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Indigenous numbers a cyclical thing: Burgoyne

Peter Ryan  July 10, 2013 6:02 PM

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Shaun Burgoyne spoke at the launch of the Many Stories, One Goal document

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I think it's just one of those things where a few players went out of the system and not many came in
HAWTHORN midfielder Shaun Burgoyne says the numbers of indigenous players on AFL lists will ebb and flow, and the dip in numbers for 2013 does not represent a downward trend.
 
There are 69 players with indigenous heritage on AFL lists this season, a slight decline on recent years, but Burgoyne says the reason for the downturn was cyclical.
 
"I think it's just one of those things where a few players went out of the system and not many came in," Burgoyne said on Wednesday. 

"[We] might see a reverse this year where more come in and less go out."
 
Burgoyne spoke at the launch of the Many Stories, One Goal document initiated by the AFLPA's Indigenous Players' Advisory Board. He said clubs were improving all the time in relation to their understanding of the issues facing indigenous players.
 
"Clubs are now starting to adopt the philosophy that every player is different," Burgoyne said. 

"Every individual is different that comes into the system. Even if you are indigenous, you are not the same as the indigenous player next to you. 

"Clubs are becoming a lot better at their personal development and their cultural learning."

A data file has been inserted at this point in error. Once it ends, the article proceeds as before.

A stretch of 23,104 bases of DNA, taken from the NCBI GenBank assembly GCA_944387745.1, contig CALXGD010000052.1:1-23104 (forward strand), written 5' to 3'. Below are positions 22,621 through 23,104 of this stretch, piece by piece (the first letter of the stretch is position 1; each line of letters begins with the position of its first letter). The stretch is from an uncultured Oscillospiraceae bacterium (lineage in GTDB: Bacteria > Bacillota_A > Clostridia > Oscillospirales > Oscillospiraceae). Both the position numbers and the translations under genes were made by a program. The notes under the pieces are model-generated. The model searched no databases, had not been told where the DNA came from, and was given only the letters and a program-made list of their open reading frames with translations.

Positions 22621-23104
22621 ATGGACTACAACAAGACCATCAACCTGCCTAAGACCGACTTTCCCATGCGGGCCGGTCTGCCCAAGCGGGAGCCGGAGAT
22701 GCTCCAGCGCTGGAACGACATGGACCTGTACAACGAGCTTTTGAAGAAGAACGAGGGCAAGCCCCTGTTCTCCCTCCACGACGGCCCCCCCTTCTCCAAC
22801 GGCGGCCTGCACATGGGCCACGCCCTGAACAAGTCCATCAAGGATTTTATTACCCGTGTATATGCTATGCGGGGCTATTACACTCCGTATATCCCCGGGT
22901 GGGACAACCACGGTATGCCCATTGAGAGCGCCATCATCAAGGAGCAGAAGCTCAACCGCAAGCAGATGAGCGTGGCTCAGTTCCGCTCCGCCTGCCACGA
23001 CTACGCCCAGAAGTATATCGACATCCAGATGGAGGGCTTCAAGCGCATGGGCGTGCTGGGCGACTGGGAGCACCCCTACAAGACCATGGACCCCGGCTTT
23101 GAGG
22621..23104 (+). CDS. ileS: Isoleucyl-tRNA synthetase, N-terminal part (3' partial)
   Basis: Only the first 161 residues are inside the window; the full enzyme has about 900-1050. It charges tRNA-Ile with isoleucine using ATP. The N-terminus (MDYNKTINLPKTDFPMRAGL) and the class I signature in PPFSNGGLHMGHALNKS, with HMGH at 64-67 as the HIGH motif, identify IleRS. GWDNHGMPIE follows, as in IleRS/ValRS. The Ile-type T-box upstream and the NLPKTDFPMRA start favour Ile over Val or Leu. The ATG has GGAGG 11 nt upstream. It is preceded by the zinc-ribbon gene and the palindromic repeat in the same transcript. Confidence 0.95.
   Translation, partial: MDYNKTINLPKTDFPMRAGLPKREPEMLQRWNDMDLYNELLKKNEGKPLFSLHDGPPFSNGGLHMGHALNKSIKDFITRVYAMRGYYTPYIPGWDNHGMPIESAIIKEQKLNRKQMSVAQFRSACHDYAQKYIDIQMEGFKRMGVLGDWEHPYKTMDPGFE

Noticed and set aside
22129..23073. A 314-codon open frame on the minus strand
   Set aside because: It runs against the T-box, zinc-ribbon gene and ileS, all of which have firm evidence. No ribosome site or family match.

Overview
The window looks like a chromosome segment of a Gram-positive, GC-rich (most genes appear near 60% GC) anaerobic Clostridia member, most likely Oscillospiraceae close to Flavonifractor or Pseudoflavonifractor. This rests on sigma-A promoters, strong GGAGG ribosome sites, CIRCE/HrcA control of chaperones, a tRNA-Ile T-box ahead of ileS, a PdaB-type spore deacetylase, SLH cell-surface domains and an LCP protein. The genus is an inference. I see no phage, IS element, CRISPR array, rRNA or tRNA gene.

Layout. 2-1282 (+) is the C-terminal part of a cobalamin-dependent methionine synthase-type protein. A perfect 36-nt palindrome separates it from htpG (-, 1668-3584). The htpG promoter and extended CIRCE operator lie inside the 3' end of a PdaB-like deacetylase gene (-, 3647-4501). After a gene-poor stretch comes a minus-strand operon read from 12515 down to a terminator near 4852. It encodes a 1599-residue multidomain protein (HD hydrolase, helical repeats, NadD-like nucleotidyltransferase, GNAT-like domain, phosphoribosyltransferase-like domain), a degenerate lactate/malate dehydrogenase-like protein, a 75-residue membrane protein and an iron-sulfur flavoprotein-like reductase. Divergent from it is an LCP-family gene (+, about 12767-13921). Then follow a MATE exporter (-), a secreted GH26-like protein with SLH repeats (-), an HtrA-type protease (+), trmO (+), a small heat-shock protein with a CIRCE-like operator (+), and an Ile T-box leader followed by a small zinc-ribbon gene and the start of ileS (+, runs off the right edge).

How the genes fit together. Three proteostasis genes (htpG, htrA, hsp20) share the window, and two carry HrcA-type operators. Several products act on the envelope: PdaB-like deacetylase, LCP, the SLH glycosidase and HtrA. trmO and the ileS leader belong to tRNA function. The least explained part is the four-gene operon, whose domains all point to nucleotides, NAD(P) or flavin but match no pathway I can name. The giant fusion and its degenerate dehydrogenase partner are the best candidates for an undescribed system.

Players developed the document to provide clubs with guidelines as to how they can support indigenous players effectively. Clubs were consulted across the competition to ascertain best practice.
 
AFLPA CEO Matt Finnis said the document would be a practical resource for football managers, CEOs and boards to refer to when they brought young indigenous players into the club.
 
"Hopefully, we've got a reference point for all clubs to be able to raise the bar collectively," Finnis said.
 
Burgoyne said players who were more comfortable in the club environment would produce better performances on the field.
 
He said the prospect of an indigenous welfare officer being employed at each club was a matter for individual clubs and their capacity to provide such a resource, but it was emphasised that most of the ideas within the document did not require extra resources to be implemented.